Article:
In case you missed it, there was a debate on the changes to the Central Provident Fund (CPF) Act in Parliament yesterday, and the Amendment Bill has just been passed today.
There will be various upcoming changes to CPF rules, which aim to simplify the CPF system for members.
We all know how important it is to understand our CPF better to maximise it to our benefit.
Wondering how these changes will affect you?
Here’s all you need to know!
TL;DR: Changes to CPF Rules: Here’s What You Need To Know
Easier to receive retirement payouts
- Automatic transfers from RA under CPF LIFE
- Automatic transfers from OA and SA under Retirement Sum Scheme
Helping members build up their retirement savings
- Changes in tax relief for voluntary contributions
- Changes in top-up limit rules for MediSave accounts
Increased efficiency for the administration of CPF schemes
- Quicker disbursement of CPF monies after a member’s death
- Recovering grants from individuals who do not continue to meet eligibility conditions
Automatic Transfers From Retirement Account Under CPF LIFE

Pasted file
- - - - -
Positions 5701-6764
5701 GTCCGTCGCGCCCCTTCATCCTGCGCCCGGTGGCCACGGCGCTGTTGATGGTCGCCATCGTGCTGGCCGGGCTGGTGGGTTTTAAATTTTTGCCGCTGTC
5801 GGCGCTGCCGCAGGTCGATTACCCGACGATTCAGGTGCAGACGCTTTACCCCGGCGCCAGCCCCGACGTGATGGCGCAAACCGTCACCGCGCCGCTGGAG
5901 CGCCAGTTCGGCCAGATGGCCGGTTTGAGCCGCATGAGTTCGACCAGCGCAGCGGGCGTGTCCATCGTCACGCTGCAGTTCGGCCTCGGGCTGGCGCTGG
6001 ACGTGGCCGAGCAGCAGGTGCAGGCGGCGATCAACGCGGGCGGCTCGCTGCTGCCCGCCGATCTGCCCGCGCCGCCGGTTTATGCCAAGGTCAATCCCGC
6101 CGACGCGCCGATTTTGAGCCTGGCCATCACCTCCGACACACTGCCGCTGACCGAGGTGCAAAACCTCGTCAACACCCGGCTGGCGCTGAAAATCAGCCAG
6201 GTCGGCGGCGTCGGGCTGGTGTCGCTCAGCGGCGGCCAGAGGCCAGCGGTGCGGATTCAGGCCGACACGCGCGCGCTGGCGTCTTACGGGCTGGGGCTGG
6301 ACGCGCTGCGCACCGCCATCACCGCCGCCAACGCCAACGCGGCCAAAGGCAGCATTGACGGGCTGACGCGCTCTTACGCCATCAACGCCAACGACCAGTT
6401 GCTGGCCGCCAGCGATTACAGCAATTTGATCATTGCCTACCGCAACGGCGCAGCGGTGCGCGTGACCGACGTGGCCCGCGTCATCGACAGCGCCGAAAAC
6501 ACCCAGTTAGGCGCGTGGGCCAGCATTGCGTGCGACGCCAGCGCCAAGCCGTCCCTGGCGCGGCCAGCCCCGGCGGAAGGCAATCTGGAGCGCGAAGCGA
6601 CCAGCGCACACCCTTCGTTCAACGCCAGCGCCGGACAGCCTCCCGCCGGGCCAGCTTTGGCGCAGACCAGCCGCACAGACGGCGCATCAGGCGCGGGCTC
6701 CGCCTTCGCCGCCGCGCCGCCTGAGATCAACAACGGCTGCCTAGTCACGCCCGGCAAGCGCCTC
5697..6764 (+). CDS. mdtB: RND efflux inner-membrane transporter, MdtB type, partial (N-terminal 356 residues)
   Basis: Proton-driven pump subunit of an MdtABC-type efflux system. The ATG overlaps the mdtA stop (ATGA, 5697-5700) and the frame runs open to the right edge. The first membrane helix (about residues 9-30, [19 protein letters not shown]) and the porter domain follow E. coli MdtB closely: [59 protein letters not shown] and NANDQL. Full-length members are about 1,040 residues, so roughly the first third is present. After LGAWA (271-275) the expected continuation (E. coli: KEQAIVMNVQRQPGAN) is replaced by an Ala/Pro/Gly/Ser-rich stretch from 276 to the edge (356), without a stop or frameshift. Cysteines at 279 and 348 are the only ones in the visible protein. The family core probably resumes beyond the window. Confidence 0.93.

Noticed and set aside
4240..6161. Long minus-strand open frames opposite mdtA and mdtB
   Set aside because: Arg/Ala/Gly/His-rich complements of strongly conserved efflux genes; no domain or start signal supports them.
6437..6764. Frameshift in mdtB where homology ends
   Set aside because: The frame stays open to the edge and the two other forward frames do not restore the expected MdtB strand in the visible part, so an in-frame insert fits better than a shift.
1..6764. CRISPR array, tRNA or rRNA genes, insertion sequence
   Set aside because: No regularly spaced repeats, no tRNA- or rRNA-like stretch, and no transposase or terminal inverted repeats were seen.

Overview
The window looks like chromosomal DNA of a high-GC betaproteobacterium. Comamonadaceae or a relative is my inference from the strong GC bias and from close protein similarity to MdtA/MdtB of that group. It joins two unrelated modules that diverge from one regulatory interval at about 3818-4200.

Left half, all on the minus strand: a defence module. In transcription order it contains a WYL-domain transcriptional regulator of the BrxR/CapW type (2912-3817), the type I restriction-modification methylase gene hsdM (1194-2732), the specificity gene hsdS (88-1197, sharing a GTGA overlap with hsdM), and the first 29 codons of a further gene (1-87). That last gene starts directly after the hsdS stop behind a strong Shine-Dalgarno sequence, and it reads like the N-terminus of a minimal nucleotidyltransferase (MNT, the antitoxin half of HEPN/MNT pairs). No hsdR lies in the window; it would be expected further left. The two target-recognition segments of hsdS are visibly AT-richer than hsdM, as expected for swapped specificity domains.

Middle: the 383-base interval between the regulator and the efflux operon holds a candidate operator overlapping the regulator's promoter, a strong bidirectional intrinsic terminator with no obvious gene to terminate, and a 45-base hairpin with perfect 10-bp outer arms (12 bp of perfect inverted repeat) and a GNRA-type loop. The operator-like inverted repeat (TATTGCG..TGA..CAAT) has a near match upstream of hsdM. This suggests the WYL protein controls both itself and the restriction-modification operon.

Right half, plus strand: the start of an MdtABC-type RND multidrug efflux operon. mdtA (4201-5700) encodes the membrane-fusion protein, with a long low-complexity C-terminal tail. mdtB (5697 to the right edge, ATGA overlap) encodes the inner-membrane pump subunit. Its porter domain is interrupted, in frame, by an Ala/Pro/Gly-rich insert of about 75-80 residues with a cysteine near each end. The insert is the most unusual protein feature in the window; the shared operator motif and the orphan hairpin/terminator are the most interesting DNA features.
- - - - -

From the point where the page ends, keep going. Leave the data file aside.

Under CPF LIFE, members get to receive lifetime monthly payouts, with the amount of payout depending on how much we have in our Retirement Account (RA).
With the new changes, for CPF LIFE members who have started receiving payouts, any subsequent inflows into their RA will be automatically converted to higher CPF LIFE payouts.
Currenly, members have to apply to add these inflows to their LIFE payouts.
Automatic Transfers From Ordinary & Special Account Under Retirement Sum Scheme
For members who are under the current Retirement Sum Scheme, monthly payouts are drawn from the RA until the money has depleted.
To continue receiving payouts, members have to apply to transfer their money from their Ordinary (OA) and Special Account (SA) to their RA.
With the new changes, members with OA and SA savings will have them automatically transferred to their RA to continue receiving payouts.
There’s no need to apply for the transfer of monies.
This will greatly benefit those who are still receiving OA and SA contributions from areas like employment.
Simon is under the RSS and has been receiving monthly payouts of $600.
He has depleted his Retirement Account, but still has $2,600 in his OA and SA.
With the new changes, he will automatically be able to continue receiving $600 in three tranches, and $800 for his final payout.
Flexibility To Decide When to Transfer Savings to Retirement Account
For those turning 65 years old from 2023, it was previously announced that the OA and SA savings will be transferred to RA (up to Full Retirement Sum) when they are eligible to start receiving payouts.